Faroese fish farmer buys huge feed barge for ‘the most-exposed site’
Faroese salmon farmer HiddenFjord has taken delivery of one of the world’s largest feed barges. The “ship-design” barge is converted from a 79-metre-long bulk carrier and has a feed capacity of 850 tonnes that can be upgraded to 1,400 tonnes.
The barge, supplied by Faroese company JT electric, will be anchored at a new site off the northern coast of the island of Vagar, on the western side of the Faroes.
The farm location, called Víkum, is one of the most exposed environments in the world for fish farming, unsheltered from the forces of the North Atlantic.
Inaccessible for weeks
JT electric’s chief executive, Suni Justinussen, said such extreme circumstances set tremendous requirements for the reliability of equipment onboard as the barge can be inaccessible for days or even weeks every year.
The barge is equipped with an eight-line multi-feeding system, developed by JT electric, that is fully automated and can feed both salmon and lumpfish through the same lines. The barge is unmanned so everything is set up to be remotely operated from shore.
Justinussen said great care has been taken to minimise the environmental impact. Blowers and generators have been installed in cabinets to minimise noise pollution, and the barge’s battleship-grey paintwork helps it blend well into the environment.
Extremely high requirements
“Building a feeding barge for such a remote and exposed location has been a very exciting project for us because the requirements are extremely high,” said the chief executive.
“This is the third ship-design feeding barge we have delivered to HiddenFjord.”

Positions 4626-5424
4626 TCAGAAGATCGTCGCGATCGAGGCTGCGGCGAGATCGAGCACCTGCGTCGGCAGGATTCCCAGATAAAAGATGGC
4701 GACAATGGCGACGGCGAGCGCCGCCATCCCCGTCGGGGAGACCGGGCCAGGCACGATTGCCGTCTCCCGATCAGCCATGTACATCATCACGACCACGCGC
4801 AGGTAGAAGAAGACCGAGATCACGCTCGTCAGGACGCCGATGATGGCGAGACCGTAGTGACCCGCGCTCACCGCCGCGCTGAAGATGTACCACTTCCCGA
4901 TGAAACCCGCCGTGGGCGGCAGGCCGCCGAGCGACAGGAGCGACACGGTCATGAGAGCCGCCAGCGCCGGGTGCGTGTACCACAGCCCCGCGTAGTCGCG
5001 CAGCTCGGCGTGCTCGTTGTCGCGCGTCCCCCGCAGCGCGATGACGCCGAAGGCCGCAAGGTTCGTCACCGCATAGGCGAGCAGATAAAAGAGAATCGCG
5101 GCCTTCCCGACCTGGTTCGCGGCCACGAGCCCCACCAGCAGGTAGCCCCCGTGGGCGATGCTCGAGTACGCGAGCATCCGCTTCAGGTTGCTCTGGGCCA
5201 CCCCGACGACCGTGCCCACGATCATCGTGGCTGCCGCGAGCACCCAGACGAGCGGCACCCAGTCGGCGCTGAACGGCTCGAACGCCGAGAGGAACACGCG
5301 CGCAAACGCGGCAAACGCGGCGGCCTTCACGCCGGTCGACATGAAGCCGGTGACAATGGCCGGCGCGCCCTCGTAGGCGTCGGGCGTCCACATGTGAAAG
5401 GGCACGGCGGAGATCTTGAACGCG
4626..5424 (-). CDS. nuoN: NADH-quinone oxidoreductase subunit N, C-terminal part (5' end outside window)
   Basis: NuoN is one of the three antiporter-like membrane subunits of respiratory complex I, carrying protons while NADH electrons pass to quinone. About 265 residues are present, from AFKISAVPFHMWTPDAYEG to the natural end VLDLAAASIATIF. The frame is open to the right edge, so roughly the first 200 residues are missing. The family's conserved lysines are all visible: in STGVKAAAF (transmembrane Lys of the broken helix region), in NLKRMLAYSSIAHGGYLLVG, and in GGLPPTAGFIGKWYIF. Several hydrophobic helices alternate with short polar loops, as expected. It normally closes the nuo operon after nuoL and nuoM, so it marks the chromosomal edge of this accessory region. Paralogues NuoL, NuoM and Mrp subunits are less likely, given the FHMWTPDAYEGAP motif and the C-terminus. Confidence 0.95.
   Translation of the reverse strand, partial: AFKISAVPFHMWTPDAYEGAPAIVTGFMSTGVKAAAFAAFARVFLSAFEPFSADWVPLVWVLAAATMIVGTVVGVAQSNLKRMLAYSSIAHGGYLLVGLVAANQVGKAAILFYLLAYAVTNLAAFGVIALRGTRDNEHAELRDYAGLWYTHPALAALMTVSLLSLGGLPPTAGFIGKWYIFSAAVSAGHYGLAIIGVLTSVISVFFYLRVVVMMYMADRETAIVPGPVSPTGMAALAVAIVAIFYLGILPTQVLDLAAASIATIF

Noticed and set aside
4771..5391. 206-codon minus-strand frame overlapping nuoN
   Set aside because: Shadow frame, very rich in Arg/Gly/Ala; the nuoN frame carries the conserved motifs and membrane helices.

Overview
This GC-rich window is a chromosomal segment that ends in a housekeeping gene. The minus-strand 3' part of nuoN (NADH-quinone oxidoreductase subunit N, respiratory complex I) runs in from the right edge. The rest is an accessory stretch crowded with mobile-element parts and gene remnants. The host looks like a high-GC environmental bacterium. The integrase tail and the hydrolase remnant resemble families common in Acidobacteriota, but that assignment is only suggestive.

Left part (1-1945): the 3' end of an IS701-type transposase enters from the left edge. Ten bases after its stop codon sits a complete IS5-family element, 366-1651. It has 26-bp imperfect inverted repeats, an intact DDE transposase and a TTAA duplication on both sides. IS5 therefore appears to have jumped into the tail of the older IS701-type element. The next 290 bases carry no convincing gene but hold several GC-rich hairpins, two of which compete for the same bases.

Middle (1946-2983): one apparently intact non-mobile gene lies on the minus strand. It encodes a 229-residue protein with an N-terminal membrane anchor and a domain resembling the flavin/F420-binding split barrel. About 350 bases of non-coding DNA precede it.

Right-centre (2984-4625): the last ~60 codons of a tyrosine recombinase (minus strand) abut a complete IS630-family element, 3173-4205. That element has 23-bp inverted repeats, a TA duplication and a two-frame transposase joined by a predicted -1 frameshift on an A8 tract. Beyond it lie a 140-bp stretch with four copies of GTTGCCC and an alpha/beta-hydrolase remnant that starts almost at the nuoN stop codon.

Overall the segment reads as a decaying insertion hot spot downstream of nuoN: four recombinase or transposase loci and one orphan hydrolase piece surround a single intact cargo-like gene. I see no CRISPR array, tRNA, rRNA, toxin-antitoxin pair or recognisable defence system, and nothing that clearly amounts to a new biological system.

JT electrical started converting ocean-going vessels into ship-design barges in 2013 and has been delivering around two a year since then, to the Faroes’ biggest salmon farmer, Bakkafrost, and HiddenFjord, said Justinussen.
The company also supplies its feeding systems to companies who want to modernise their existing barges, and by this summer it will have feeding systems in operation in the Faroe Islands, UK, Canada and in Norway. Justinussen said it already had several systems operating in Scotland.
HiddenFjord managing director Atli Gregersen said there was nothing between the Víkum site and the North Pole, and farming the site was on the border of what is possible. “We have got a licence to farm there and we have spent years looking at everything about it – the depth, the current and not least the waves. It has 9-metre significant waves.”
He added that unlike other areas in the Faroes there was no harbour in the vicinity, so the large barge was needed to withstand the waves and have enough capacity to avoid frequent re-stocking.
HiddenFjord put a cage on the site, with nets but no fish, last autumn. “We were lucky enough to get some very bad weather and the cage was still there in the spring,” said Gregersen.
The company will use 200-metre circumference cages at the site. Gregersen said a trial in Norway had shown that the larger circles would cope with the wave heights better, as well as providing more volume in the cages.
The bigger volume would allow a lower stocking density, which is better for the fish in rough weather because they have more room to move from the sides to the centre of the pen when the net moves inwards.
The site will be stocked either in August or next March. HiddenFjord has invested heavily in post-smolt production and has been stocking fish ranging from 500 grams to 1.2kg. Gregersen said if it stocked the site with its biggest smolts next March they would be ready for harvest by the end of November, before the worst of the winter weather.
“The biggest fish we stocked in our Vestmanna site in autumn were 1.2kg and they are now at full market size of 5kg after eight months,” he explained.